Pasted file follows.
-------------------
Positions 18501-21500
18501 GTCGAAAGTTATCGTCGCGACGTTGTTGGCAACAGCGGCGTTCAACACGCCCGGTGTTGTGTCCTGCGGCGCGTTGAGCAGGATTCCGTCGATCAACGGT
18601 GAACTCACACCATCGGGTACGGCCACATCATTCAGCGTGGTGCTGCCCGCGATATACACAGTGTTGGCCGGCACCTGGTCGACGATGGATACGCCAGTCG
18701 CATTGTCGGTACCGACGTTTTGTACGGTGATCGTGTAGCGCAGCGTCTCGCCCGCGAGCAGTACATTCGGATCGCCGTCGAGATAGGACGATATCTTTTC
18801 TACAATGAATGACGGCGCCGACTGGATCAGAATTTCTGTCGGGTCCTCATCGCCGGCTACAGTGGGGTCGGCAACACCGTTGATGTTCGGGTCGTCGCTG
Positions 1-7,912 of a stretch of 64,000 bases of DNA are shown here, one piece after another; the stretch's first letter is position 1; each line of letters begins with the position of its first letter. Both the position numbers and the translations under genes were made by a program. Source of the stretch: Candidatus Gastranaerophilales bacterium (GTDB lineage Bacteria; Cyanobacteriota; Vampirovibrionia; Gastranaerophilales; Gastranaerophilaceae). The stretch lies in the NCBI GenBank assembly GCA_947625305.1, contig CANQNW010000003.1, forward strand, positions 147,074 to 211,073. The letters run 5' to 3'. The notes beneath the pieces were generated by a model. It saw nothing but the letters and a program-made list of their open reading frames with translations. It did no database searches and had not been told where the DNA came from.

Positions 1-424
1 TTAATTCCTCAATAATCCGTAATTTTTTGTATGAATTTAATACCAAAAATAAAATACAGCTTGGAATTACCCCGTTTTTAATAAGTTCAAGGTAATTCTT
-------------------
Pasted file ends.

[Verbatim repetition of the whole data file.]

Positions 18501-21500
18501 GTCGAAAGTTATCGTCGCGACGTTGTTGGCAACAGCGGCGTTCAACACGCCCGGTGTTGTGTCCTGCGGCGCGTTGAGCAGGATTCCGTCGATCAACGGT
18601 GAACTCACACCATCGGGTACGGCCACATCATTCAGCGTGGTGCTGCCCGCGATATACACAGTGTTGGCCGGCACCTGGTCGACGATGGATACGCCAGTCG
18701 CATTGTCGGTACCGACGTTTTGTACGGTGATCGTGTAGCGCAGCGTCTCGCCCGCGAGCAGTACATTCGGATCGCCGTCGAGATAGGACGATATCTTTTC
18801 TACAATGAATGACGGCGCCGACTGGATCAGAATTTCTGTCGGGTCCTCATCGCCGGCTACAGTGGGGTCGGCAACACCGTTGATGTTCGGGTCGTCGCTG
Positions 1-7,912 of a stretch of 64,000 bases of DNA are shown here, one piece after another; the stretch's first letter is position 1; each line of letters begins with the position of its first letter. Both the position numbers and the translations under genes were made by a program. Source of the stretch: Candidatus Gastranaerophilales bacterium (GTDB lineage Bacteria; Cyanobacteriota; Vampirovibrionia; Gastranaerophilales; Gastranaerophilaceae). The stretch lies in the NCBI GenBank assembly GCA_947625305.1, contig CANQNW010000003.1, forward strand, positions 147,074 to 211,073. The letters run 5' to 3'. The notes beneath the pieces were generated by a model. It saw nothing but the letters and a program-made list of their open reading frames with translations. It did no database searches and had not been told where the DNA came from.

Positions 1-424
1 TTAATTCCTCAATAATCCGTAATTTTTTGTATGAATTTAATACCAAAAATAAAATACAGCTTGGAATTACCCCGTTTTTAATAAGTTCAAGGTAATTCTT